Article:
The financial system of the United States is regulated by the United
States Department of the Treasury. A branch of the Department of the
Treasury is the Financial Crimes Enforcement Network (FinCEN).
FinCEN’s mission is to safeguard the financial system of the United
States from illicit use, combat money laundering and promote national
security. This objective is achieved through the collection, analysis
and dissemination of financial intelligence and the strategic use of
financial authorities.

FinCEN is the administrator of the Bank Secrecy Act (BSA), which
requires financial institution’s to report suspicious activity and
maintain programs to detect and report money laundering, terrorist
financing and economic crime.

Real property is a primary vehicle used to launder funds, perpetrate
mortgage fraud and avoid taxes particularly in what is commonly
referred to as an all cash deal. An all cash deal is a term used in the
purchase of real property whereby no third party financing is required.
In most cases third party financing is from a lender regulated under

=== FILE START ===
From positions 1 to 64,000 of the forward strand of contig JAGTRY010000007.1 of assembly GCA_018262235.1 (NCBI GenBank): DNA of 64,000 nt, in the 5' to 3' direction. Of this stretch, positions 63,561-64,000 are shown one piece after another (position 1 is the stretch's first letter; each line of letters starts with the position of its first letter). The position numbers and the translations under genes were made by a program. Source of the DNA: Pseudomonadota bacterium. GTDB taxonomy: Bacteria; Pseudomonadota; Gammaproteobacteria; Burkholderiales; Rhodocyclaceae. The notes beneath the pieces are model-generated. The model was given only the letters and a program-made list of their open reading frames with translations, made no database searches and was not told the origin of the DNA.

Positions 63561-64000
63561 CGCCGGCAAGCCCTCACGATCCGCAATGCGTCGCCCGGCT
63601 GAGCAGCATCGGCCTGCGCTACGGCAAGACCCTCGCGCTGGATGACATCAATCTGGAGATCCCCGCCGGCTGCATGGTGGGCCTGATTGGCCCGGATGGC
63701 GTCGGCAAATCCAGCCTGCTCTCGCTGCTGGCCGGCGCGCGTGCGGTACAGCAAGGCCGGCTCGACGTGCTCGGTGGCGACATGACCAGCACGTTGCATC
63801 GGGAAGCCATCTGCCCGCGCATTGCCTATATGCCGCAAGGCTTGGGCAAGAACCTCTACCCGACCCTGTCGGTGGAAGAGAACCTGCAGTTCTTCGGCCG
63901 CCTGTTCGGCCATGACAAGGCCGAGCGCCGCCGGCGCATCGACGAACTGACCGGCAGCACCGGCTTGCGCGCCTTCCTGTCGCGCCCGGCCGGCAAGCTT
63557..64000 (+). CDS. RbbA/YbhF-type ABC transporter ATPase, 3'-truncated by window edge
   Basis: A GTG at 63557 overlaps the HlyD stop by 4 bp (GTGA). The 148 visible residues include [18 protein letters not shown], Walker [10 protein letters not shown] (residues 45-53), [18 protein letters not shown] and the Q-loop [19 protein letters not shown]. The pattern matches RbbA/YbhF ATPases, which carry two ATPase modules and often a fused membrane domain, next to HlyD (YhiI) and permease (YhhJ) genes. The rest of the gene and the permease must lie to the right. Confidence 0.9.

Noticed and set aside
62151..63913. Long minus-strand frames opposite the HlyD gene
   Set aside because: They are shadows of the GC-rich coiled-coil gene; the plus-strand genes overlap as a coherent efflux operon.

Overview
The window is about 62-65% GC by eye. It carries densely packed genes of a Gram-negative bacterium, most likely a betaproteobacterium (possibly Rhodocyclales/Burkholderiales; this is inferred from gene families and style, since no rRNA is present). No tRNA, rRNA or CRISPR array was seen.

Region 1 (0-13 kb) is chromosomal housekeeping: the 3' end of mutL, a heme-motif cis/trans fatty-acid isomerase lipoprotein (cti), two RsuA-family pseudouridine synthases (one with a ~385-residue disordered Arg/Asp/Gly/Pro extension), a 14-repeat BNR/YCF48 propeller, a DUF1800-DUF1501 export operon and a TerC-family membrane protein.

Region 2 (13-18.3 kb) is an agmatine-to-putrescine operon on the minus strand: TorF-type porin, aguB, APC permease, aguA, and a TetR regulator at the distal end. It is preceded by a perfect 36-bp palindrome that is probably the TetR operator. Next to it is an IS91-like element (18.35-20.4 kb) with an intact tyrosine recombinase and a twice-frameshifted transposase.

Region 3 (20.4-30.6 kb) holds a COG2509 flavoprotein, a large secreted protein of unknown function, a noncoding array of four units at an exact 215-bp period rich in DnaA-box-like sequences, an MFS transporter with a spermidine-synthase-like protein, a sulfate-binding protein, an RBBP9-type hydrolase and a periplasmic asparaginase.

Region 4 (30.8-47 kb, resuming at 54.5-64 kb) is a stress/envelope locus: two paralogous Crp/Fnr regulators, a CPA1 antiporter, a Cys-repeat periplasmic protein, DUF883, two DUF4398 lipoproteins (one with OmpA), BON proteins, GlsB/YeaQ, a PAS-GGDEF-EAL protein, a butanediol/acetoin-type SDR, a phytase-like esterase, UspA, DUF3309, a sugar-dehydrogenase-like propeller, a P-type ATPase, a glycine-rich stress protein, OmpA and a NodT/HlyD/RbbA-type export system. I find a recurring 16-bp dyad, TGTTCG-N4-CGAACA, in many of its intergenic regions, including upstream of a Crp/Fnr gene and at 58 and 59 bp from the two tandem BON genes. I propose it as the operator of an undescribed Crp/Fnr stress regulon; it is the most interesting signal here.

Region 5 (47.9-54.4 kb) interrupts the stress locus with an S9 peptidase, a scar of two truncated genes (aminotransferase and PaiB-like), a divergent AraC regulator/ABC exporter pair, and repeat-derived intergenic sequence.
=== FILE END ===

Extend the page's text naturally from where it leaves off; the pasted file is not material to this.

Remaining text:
the Federal Deposit Insurance Corporation (FDIC), Office of the
Comptroller of the Currency (OCC), National Credit Union
Administration (NCUA) and/or various state agencies. Of particular
concern are funds generated from outside the United States.

While there is an element of comfort with a regulated lender, generally
a bank or credit union, there is no guarantee as to the underwriting
standards that ensure that the source of down-payment or ability to
repay is risk free. Moreover, when non-traditional lenders are involved,
lenders not subject to stringent government oversight, the risk for
illegality increases precipitously.

And while many deals involve title companies and attorneys, their
involvement in the transaction is limited as a facilitator. Additionally,
there is no requirement or obligation to report anything they believe is
out of the ordinary except their own good sense. In some cases one
attorney may represent both buyer and seller.

Additionally, property transfers for no consideration, property flips on
the same day, often referred to as table flips; or within a short period
of time for appreciated amounts that make little economic sense,
potentially inflating the value of the property, often have no check and
balance to confirm the transfer of actual funds.

Source of Funds legislation would provide checks and balances,
audits and investigative tools regarding property transfers where properties are sold for
amounts much higher than the fair market value or flipped on the same
day or within a narrow time frame well above the fair market value. It
would require local governments to monitor and report certain
transfers and determine the source of funds regarding those
purchases and investment into real estate.